The art of maintaining a clean, neat home was second nature to Lou. Never did dirty dishes clutter the kitchen sink, nor did dust gather as tiny tumbleweeds within the seams of a coiled rug that she vacuumed at least three times a week. Her children were still toddlers. Both boys crawled around in heavily bleached diapers. Never did a speck of filth ever cover the boys’ tiny fingers and toes. When women were still housewives and not pursuing careers, homes were much cleaner and as neat as closely cut fingernails on infants that are trimmed back with the careful bite of a loving mother’s teeth.
Lou’s home was considered impeccably clean, even during a time when almost all women were housewives; back when mothers understood that cleanliness is next to godliness, during a time when fathers were still breadwinners and men of the house.
She knitted. Lou stitched a little every day, starting promptly at 11 a.m. With the jab of a needle into seemingly endless loops, her overworked fingers clicked and tugged yarn, unyielding a landscape of near- perfect knots that ran parallel in perfect unison, as rows dug within a garden in the early part of Spring.
After linoleum floors were scrubbed with a mop that was wrung out in an old tin pail, Lou went to work, piecing together sweaters and blankets that covered the ones she loved with a fuzzy embrace. She wanted the children to have pictures taken at Sears after the two blue sweaters were complete. Her husband Barry’s brown and gold garment matched the blue sweaters for their sons to the stitch– only Barry’s was much larger, yet he himself looked childish in what she had made for him. She couldn’t wait to have the pictures taken. She dreamed each moment a new knot was tied upon a steel needle that she held in her fingers as a writer may embrace a pen.
Every nick-nack in the house in need of dusting was wiped over twice with heavy sprays of Pledge polish and a recycled diaper. The furniture polish scented the home with a hint of a keepsake chest. Lou always managed to chase away the smell of beer that followed Barry around, like his two little sons who often bounced on his knee while he smoked cigarettes and blew smoke rings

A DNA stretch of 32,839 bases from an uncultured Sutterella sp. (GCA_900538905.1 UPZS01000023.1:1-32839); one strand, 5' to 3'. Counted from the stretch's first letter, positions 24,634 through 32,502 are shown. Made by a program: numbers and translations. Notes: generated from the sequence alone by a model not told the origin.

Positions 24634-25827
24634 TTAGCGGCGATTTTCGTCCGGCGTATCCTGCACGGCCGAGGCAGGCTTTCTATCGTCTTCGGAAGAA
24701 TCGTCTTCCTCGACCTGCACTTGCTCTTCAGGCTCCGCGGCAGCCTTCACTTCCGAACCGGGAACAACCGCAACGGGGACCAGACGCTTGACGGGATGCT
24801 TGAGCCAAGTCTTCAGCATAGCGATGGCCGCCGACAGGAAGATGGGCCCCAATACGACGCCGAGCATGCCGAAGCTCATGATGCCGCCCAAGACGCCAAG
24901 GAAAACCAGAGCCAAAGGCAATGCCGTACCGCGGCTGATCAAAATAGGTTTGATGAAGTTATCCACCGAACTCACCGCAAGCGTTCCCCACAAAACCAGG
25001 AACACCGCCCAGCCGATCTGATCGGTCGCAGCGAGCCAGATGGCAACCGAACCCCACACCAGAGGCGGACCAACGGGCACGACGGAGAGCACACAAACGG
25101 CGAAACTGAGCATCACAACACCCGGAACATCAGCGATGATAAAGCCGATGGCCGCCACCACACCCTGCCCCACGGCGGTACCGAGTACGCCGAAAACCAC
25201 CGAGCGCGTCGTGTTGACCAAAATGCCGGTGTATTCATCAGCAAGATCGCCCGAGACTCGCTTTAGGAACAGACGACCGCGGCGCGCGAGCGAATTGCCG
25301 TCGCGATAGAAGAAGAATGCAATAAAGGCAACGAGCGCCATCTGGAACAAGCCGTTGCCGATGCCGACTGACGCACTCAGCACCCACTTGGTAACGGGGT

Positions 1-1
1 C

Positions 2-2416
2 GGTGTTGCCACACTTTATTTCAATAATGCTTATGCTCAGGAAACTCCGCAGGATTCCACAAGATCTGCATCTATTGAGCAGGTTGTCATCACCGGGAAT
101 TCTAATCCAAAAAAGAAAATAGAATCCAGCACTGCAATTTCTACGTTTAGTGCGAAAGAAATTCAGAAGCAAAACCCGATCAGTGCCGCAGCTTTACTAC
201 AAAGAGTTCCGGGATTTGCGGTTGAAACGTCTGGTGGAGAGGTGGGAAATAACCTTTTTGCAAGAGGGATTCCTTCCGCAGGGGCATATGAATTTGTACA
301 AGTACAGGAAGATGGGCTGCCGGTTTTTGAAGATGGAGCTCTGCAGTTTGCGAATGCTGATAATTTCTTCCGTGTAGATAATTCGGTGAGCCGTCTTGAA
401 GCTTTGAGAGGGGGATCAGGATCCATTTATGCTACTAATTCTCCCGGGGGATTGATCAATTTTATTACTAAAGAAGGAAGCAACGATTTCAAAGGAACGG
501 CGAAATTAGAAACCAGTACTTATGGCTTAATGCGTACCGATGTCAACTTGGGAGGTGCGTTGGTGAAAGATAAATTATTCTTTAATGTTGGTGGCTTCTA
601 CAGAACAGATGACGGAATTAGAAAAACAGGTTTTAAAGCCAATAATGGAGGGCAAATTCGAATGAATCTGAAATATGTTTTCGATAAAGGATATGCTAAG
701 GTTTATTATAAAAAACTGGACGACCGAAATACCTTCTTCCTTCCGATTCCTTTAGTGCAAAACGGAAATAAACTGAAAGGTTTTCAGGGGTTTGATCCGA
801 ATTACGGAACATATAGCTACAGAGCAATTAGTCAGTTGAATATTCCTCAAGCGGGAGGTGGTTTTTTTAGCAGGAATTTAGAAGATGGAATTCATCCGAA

The smell of a clean home made the art of knitting more enjoyable for Lou. Never did she miss a stitch or become impatient when she had to unweave rows of carefully embroidered cotton fibers, to re-do a miscount of loops that possibly occurred when one of her boys needed a diaper changed, when the phone rang, or after one of the kids had smeared jelly across the tube of the family’s black and white RCA television.
Afternoons passed quickly when Barry was away at work with knitting to keep Lou busy. Dinner was put on sharply at four, and the kids were changed into sleeping pajamas at five, minutes before Dad was due home.
Barry was late, so the kids ate in high chairs without him. Lou wasn’t hungry. Deer steak that had been rolled in flour and fried in Crisco went cold. She worried. Needles clicked as the sun went down under Stone Cree Ridge. Barry returned home at Ten, not particularly concerned about the anger that would poke at the nerves of his wife and jab at him as harsh words of warning were tied around his heart. He simply didn’t care.
“Where’s your sweater, Barry?”
“Oh shit– I left it at the legion.”
“Go get it now.”
Barry drove off and was gone until Midnight, returning with a hand knitted sweater tainted with the smell of a bar.
Barry never saw his sweater again. Lou kept her cool by starting to knit a dress. As each new stitch was sewn she grew more angry, hoping for a little girl, perhaps she could change Barry’s ways. One never came between the two of them. The boys seemed to grow at the rate in which she sewed new things, yet she never lifted a thumb to mend for the man for whom she once adored keeping a clean home for.
“What did you do with my good sweater, Lou?” Barry asked, several weeks later on a cold Sunday morning, while suffering from a hangover.
“I gave it to my Dad, you bastard.”